Kosovo PM vows to fight organ trafficking allegations

Kosovo Prime Minister Hashim Thaci has vowed to set up an independent investigation into the allegations by the Council of Europe that he was complicit in the murder of Serb prisoners for their kidneys, in order to "dispel the mist". He has dismissed the recently released report by Swiss Prosecutor Dick Mary as a politically ...

By , a former associate editor at Foreign Policy.
560075_thaci_12.jpg
560075_thaci_12.jpg

Kosovo Prime Minister Hashim Thaci has vowed to set up an independent investigation into the allegations by the Council of Europe that he was complicit in the murder of Serb prisoners for their kidneys, in order to "dispel the mist". He has dismissed the recently released report by Swiss Prosecutor Dick Mary as a politically motivated "pure fabrication": 

Kosovo Prime Minister Hashim Thaci has vowed to set up an independent investigation into the allegations by the Council of Europe that he was complicit in the murder of Serb prisoners for their kidneys, in order to "dispel the mist". He has dismissed the recently released report by Swiss Prosecutor Dick Mary as a politically motivated "pure fabrication":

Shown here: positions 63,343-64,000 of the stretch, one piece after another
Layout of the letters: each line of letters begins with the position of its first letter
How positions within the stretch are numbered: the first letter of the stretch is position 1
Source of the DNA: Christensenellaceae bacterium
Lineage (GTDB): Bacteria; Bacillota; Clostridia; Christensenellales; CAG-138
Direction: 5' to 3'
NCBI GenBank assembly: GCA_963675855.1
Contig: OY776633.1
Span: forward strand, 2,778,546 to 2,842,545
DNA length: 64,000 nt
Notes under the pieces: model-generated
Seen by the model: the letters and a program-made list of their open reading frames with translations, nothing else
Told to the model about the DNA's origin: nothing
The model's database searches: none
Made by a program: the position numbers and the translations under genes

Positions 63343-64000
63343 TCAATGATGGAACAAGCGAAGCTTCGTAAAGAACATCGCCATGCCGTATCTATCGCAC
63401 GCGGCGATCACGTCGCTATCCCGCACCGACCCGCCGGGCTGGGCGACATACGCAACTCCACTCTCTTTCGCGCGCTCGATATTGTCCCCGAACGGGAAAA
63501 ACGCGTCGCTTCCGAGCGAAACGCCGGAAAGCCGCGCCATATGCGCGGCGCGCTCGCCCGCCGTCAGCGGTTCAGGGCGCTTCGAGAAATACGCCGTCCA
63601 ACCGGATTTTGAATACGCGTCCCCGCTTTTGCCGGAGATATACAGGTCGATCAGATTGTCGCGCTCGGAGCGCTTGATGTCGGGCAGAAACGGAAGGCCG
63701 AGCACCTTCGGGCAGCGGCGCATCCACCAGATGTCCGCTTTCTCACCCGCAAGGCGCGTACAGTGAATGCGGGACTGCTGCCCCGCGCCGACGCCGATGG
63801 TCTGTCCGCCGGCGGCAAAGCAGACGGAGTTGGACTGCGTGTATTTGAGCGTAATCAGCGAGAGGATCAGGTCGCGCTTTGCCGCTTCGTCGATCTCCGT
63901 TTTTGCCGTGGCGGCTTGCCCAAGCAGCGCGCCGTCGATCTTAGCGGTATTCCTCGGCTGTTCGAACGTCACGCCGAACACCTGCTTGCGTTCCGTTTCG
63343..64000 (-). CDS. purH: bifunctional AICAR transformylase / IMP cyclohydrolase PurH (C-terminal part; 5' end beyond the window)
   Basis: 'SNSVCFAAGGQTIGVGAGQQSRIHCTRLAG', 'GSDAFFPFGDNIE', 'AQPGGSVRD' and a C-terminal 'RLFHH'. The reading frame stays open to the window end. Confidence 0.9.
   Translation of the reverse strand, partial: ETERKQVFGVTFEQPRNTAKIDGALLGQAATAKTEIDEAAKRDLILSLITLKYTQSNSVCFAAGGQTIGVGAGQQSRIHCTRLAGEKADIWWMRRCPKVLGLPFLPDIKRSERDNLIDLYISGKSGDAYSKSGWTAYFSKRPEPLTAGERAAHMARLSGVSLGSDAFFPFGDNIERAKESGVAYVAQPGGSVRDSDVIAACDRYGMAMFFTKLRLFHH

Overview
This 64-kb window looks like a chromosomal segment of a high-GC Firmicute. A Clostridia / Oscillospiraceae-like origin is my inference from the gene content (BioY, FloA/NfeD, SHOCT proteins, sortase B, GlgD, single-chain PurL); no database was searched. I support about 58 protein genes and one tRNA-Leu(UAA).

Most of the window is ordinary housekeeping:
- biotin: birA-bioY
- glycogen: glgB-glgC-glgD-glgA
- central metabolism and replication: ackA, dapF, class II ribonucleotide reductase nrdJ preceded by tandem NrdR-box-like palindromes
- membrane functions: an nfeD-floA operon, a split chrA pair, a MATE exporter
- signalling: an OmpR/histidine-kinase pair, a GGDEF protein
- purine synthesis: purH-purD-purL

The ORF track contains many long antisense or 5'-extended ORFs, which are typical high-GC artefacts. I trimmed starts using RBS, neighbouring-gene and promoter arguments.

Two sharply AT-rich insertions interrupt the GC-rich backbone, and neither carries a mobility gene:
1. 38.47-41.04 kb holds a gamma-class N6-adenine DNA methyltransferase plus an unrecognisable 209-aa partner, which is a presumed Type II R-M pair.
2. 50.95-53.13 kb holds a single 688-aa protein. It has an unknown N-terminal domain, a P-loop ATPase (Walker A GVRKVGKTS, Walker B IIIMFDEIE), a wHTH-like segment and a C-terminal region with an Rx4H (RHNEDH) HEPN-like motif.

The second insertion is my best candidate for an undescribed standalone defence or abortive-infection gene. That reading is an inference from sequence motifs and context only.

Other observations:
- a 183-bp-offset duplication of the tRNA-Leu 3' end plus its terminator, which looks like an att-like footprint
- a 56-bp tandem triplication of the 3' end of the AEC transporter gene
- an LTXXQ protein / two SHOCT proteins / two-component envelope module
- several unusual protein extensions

Thaci said he is looking into all legal and political possibilities to correct what he sees as the report’s inaccuracies. It was not immediately clear what action he planned to take.

"It is a lie for which Dick Marty will be accountable," the prime minister said of the author of the draft report.

Serbia, unsurprisingly, is calling for an international investigation of the allegations.  Former International Criminatl Tribunal for Yugoslavia prosecutor Carla del Ponte, who had made similar allegations against Thaci years ago, also said this week that she feels vindicated by the new report. On the other hand, the allegations are unlikely to have too much of an impact within Kosovo itself,  where Marty is well-known as an opponent of Kosovo indepdendence. 

The organ-smuggling allegations are just one part of Marty’s full report, but have unsurprisingly received the most attention because, well, they’re disgusting. But it seeems like they may be the hardest to prove of the allegations against Thaci, which include weapons and drug smuggling and the intimidation of his political opponents by allies in the Kosovar underworld. It would be unfortunate if failure to substantiate the most salacious charges against Thaci distracted from efforts to investigate more humdrum types of corruption in Europe’s newest country. 

Joshua Keating was an associate editor at Foreign Policy. Twitter: @joshuakeating

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